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VIDEO: American Evangelical Christians still see Newtown tragedy as a symptom of secularism

In the wake of the tragic shooting in Newtown a year ago, evangelical personalities, and even a former GOP candidate for president, took to the airwaves and lamented the heart wrenching carnage as a symptom of a godless society.

In the wake of the tragic shooting in Newtown a year ago, evangelical personalities, and even a former GOP candidate for president, took to the airwaves and lamented the heart wrenching carnage as a symptom of a godless society.

Garnering the most attention was former Arkansas governor and Fox News pundit, Mike Huckabee, essentially laying the charge that people who don’t believe in an afterlife are lacking any fear of eternal judgment, making massacres like the one at Sandy Hook a predictable phenomenon.

Many people, both religious and nonreligious, find this kind of rhetoric deplorable. But what’s lost in the ensuing debate is the fact that Huckabee, and others like him, are insinuating that secular people (nearly 40% of Americans) participate in an ideology that views the sadism of mass murder as more of an unpleasant inconvenience rather than an immoral abomination.

Although he was forced to walk back his comments after the resulting uproar, there’s no mistaking Huckabee’s original intended message:

“Should we be so surprised that schools would become a place of carnage? Because we’ve made it a place where we don’t want to talk about eternity, life, what responsibility means, accountability — that we’re not just going to have to be accountable to the police if they catch us, but one day we stand before a holy God in judgment. If we don’t believe that, then we don’t fear that.”  

The fallacy that says nonbelievers are less bound to moral principles than believers has long been a rhetorical weapon of religious fundamentalists from all faiths.

During recent holiday seasons, conservative media voices have made a lot of racket about an encroaching “War on Christmas” waged by God-hating atheists who aim to erase religion from the public sphere. While most disputes about public displays of religiosity have less to do with hate and fear and more to do with issues of Constitutional interpretation, the War on Christmas propaganda serves as an effective diversion from a much more sinister campaign against secularism being waged by the Religious Right.

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9 Comments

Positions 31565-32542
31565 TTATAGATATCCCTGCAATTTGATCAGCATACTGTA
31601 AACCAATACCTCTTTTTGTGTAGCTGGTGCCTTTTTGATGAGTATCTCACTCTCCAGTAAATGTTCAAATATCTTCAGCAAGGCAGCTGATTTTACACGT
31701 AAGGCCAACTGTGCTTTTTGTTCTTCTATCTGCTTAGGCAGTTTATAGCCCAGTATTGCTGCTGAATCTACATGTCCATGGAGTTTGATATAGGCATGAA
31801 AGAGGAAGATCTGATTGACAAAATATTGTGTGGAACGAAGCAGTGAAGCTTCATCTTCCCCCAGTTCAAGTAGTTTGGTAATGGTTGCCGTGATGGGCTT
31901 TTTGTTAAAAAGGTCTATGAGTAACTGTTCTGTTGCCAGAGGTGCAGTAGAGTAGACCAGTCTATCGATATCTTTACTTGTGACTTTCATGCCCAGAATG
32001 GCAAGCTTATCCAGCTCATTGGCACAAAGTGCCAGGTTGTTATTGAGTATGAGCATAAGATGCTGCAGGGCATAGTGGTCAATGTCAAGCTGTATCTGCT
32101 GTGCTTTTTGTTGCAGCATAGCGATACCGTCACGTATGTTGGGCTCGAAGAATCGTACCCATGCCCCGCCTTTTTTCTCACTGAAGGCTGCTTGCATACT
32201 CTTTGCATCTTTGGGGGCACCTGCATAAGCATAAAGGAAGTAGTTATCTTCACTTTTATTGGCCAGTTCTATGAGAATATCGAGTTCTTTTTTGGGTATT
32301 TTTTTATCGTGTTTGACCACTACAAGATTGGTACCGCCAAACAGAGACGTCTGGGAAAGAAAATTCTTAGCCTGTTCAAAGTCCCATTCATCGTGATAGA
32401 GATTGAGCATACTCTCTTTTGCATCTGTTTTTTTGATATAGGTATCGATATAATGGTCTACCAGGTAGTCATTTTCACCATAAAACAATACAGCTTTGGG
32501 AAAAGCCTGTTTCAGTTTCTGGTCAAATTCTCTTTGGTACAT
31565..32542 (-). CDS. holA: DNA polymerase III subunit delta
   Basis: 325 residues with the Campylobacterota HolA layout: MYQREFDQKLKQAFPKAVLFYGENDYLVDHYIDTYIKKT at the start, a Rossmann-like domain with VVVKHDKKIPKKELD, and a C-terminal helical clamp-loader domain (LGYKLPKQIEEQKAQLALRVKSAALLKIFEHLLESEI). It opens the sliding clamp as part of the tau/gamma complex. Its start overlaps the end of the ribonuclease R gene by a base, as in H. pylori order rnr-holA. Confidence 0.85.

9 Comments

  1. Ellen

    December 25, 2012 at 5:53 pm

    This shooting may have happened because there wasn’t enough love and connectedness in the shooter’s family, and not enough outreach to get help. I haven’t read anything that indicates anybody there was trying to live a spiritual life, or maybe knew that is important

  2. Cindy Alspach

    December 26, 2012 at 2:58 am

    Okay, so let me get this straight. We took God out of our schools, so that is why Adam Lanza came there and shot children? By that same logic, who came into the Catholic Church and allowed thousands of priests to molest children while God WAS there?

  3. rosco666Terry

    January 29, 2013 at 1:13 pm

    As long as evangelicals are in the same picture as those they are judging, they will never be able to see the picture clearly.

    Their bias will always distort a true view of the world around them because they are seeing it through a ‘self-important’ filter.

  4. Pingback: End-Times Author Claims That Senators and Members of Congress Are Seeking His Advice

  5. jrumor

    February 4, 2013 at 4:33 pm

    because religion has never hurt anybody.

  6. Claudia Joanne Renshaw

    February 4, 2013 at 5:10 pm

    “Mike Huckabee, essentially laying the charge that people who don’t believe in an afterlife are lacking any fear of eternal judgment, making massacres like the one at Sandy Hook a predictable phenomenon.” Is there any evidence that the recent shootings, or the majority of deaths, are caused by the actions of the “non-believers”? I thought (felt) it was just the opposite; that the believers are the ones who are afraid (of the prophesies) and are behaving irrationally (as if mentally ill).

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  8. howitis

    December 16, 2013 at 9:33 pm

    I’ve been reading and hearing a lot lately about how Christianity, and organized religion in general, is “dying out” in the US, and frankly, I think people like Mike Huckabee are the reason. I walked away from church because I came to the conclusion, based on what I saw and heard there every week, that to be a “christian” is to be a racist, sexist, homophobic, narrow-minded, hard-hearted, mean-spirited, ignorant, fearful, self-righteous, judgmental little prig, and I don’t want to be like that. It appears large swaths of our population feel the same way, especially the younger generations.

    Oh I’ve heard a few people who speak for the “progressive” christian movement say that we must realize that “not all christians are like that.” But, frankly, they are losing the war to those who say otherwise. And unless and until they figure out a way to finally be heard over the loud, endless braying of the fundamentalist bullies on the right, their religion is in serious trouble.

  9. lap camera khong day

    July 12, 2017 at 8:13 pm

    Oh I’ve heard a few people who speak for the “progressive” christian movement say that we must realize that “not all christians are like that.” But, frankly, they are losing the war to those who say otherwise. And unless and until they figure out a way to finally be heard over the loud, endless braying of the fundamentalist bullies on the right, their religion is in serious trouble.

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